In 2018, at the scene of the St. Patrick's Day fire in North Beach, Peskin was reportedly intoxicated while he verbally attacked then Deputy Fire Chief of Operations Mark Gonzalez saying, "I’m going to destroy you," also calling Gonzales "unqualified" and "an idiot." [32]

Peskin has been involved with contentious decisions which weighed public landmarks and events against the desires of his constituents, including the disagreement surrounding alcohol permits at the North Beach Jazz Festival, [33] [34] the temporary shutdown of the Savoy Tivoli, [35] and cancelling the San Francisco Grand Prix because the bike race's backers owed the city money. [36]

San Francisco Chronicle reporters Matier and Ross have claimed Peskin has a reputation as the "Napoleon of North Beach." [37] During Peskin's time as an influential neighborhood activist, Columnist Warren Hinckle labeled him "The Ayatollah of North Beach". [38]

San Francisco Curbed informed on a possible political corruption claiming that Peskin illegally turned his duplex into a "monster home". [39]


  1. ^ Brooks, Jon (November 4, 2015). "S.F. Election: Lee Re-elected, Peskin Wins, Airbnb Curbs Fail". KQED News. PBS. Archived from the original on November 5, 2015. Retrieved November 8, 2015.
  2. ^ Wall, Alexandra J. (December 22, 2000) "'Doing mitzvahs' propels supe Peskin." j.
  3. ^ Shaw, Randy (January 10‚ 2005 ) "What Drives Aaron Peskin?" BeyondChron.
  4. ^ Sabatini, Joshua (Jan 9, 2007 ) "Re-elected board chief, Peskin sets ambitious agenda." San Francisco Examiner.
  5. ^ "Peskin 'bears' all".
  6. ^ "San Francisco Supervisor Aaron Peskin Dives Into The Bay To Show It's Safe". Archived November 26, 2007, at the Wayback Machine
  7. ^ a b Geluardi, John (October 29, 2008). "The Class of 2000". SF Weekly. Retrieved November 1, 2015.
  8. ^ Knight, Heather (January 3, 2009) "Napoleon of North Beach to give up his gavel". SF Chronicle. (Retrieved 6-16-15).
  9. ^ District 3 Information Archived September 15, 2007, at the Wayback Machine
  10. ^ a b "Longtime Supervisor Aaron Peskin seeking his old seat on board". Retrieved September 21, 2016.
  11. ^ "Peskin to Step Down from SF Democratic Party - Beyond Chron". March 9, 2012. Retrieved September 21, 2016.
  12. ^ "Supervisor Christensen Offends Chinatown With Sci-Fi Reference". sfweekly.
  13. ^ "Rose Pak's death leaves Chinatown wondering who can fill void". sfchronicle.
  14. ^ "San Franciscans Protest Naming Chinatown Subway Station After Communist Power Broker". theepochtimes.
  15. ^ "Controversial plan to name SF subway stop after Chinatown activist stalls". sfchronicle.
  16. ^ Goodyear, Charlie (July 28, 2005) "Anger over hotel condo conversion proposals".
  17. ^ Vega, Cecilia M. (April 5, 2006). "Supervisor wants limit on Ellis Act evictions". San Francisco Chronicle. Retrieved March 19, 2006.
  18. ^ http://aaron2015.com/endorsements/
  19. ^ a b Weinberg, Cory (October 14, 2015). "The S.F. Apartment Association endorsed Aaron Peskin. Why favor a politician who wants to expand rent control?". San Francisco Business Times. Retrieved November 1, 2015.
  20. ^ a b Wang, Kristy (December 10, 2014). "At Last, Thousands of New Housing Units on the Way in SF". SPUR. Retrieved November 1, 2015.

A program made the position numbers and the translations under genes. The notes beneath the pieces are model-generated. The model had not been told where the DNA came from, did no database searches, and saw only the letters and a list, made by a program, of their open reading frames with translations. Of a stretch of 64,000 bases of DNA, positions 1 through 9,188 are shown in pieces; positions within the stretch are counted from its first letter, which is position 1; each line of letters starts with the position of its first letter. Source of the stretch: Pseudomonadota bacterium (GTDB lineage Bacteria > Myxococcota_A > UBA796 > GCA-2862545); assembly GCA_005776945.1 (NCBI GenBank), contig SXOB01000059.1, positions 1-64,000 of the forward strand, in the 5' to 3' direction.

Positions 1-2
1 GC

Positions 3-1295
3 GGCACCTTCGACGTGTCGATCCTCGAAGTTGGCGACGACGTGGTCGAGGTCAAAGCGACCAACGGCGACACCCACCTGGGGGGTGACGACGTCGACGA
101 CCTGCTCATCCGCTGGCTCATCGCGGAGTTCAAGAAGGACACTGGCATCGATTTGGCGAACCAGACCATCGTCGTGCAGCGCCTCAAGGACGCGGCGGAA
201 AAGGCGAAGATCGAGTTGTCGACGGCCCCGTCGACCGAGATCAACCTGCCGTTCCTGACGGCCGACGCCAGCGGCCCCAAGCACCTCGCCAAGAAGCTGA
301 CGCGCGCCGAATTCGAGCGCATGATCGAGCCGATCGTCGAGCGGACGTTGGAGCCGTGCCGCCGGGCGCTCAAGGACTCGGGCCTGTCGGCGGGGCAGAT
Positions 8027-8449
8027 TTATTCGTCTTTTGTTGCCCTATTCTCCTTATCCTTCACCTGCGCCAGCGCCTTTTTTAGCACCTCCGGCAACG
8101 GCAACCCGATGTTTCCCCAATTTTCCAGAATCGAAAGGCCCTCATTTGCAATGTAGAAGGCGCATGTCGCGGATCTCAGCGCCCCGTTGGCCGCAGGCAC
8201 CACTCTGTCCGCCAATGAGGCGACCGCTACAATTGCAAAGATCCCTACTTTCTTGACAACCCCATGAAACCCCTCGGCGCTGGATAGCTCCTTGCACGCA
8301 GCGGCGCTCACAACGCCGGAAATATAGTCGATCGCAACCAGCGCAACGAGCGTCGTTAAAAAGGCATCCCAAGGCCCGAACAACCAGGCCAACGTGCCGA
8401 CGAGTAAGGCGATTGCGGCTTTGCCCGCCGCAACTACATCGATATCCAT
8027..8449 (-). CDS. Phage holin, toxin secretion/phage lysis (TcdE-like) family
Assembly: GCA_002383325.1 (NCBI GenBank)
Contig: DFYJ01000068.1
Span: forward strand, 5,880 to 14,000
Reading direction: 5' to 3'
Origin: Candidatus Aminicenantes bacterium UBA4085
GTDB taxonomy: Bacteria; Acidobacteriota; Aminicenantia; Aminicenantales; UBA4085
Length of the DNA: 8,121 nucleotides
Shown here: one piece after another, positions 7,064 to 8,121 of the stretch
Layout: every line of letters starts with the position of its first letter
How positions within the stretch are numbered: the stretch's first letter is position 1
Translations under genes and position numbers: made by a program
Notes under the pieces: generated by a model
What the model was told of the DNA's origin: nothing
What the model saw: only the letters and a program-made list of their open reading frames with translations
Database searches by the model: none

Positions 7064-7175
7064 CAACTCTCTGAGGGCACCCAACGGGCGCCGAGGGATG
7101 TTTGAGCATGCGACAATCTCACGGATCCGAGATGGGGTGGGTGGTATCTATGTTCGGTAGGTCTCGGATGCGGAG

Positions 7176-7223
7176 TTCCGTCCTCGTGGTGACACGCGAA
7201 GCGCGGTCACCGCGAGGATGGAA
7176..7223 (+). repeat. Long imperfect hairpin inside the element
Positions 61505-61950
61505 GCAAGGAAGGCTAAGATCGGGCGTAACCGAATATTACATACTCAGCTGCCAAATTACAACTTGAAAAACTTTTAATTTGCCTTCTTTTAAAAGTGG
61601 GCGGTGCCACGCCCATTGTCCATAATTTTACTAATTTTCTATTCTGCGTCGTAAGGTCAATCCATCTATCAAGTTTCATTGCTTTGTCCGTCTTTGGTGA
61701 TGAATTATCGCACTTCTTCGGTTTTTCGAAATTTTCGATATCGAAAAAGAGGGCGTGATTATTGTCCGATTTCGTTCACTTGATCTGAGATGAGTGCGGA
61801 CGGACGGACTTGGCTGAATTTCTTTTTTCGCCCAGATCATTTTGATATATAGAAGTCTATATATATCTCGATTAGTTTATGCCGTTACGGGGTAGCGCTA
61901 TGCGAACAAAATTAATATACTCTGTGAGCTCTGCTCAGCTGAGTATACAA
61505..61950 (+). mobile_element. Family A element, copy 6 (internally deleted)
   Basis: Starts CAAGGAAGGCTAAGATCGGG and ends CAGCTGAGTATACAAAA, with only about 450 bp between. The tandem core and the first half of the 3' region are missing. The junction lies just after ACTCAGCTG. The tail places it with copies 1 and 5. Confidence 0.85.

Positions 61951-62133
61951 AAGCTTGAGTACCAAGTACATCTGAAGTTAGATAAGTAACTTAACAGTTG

21. ^ San Francisco officials propose banning contractors that bid on border wall from city work, 22 March 2017, accessed 13 May 2017
  22. ^ Pacific Research Institute (March 19, 2010) "Aaron Peskin, The Future of San Francisco's Budgets".
  23. ^ Lee, Edwin (September 25, 2007) [1] Archived March 4, 2016, at the Wayback Machine.
  24. ^ Selna, Robert (July 9, 2008). "Powerful new S.F. landmarks board proposed". SF Chronicle. Retrieved September 21, 2016.
  25. ^ Philip Ferrato (July 10, 2012). "Board of Supervisors Discuss Jumbotrons, Birds, Urban Farming, and More Birds Today - Curbed SF". Retrieved September 21, 2016.
  26. ^ Gordon, Rachel (May 22, 2007) "Peskin to offer measure to overhaul Muni, cut greenhouse gases".
  27. ^ Sward, Susan (November 25, 2010) "A Fisherman's Wharf for Locals, Too" Archived June 27, 2015, at the Wayback Machine.
  28. ^ Gordon, Rachel (August 4, 2003) "Peskin to offer measure to overhail Muni, cut greenhouse gases".
  29. ^ President of S.F. supes accused of harassing calls, threat San Francisco Chronicle
  30. ^ "Newsom surprised Peskin's call is news now". Retrieved September 21, 2016.
  31. ^ Witherell, Amanda (May 2, 2006). "Last Call?". SF Bay Guardian. 40 (31): 2. Retrieved October 21, 2015.
  32. ^ "SF firefighters say Supervisor Peskin "intoxicated" at big North Beach fire - SFChronicle.com". www.sfchronicle.com. April 4, 2018. Retrieved June 2, 2019.
  33. ^ "North Beach Jazz Festival plans to appeal ban on alcohol sales in park". San Francisco Chronicle. June 1, 2006. Retrieved June 15, 2015.
  34. ^ Bowman, Becky (May 31, 2006) "Alcohol banned at North Beach festivals." San Francisco Chronicle.
  35. ^ Matier, Phil and Andres Ross (February 6, 2002) "Stompin' at the Savoy no longer." San Francisco Chronicle.
  36. ^ Smith, Matt (November 23, 2005) "Pedal Power: Two politicians put their interests before a world-class event and a world of possibilities."[ permanent dead link] SF Weekly.
  37. ^ "S.F. election slap-down: Peskin vs. Fisher over parking". Retrieved September 21, 2016.
  38. ^ Issacs, Matt (August 30, 2000) "The Revolution is Canceled". SF Weekly. (Retrieved May 21, 2013).
  39. ^ "Unraveling the rent control conspiracy around Aaron Peskin". San Francisco Curbed. June 16, 2019.

External links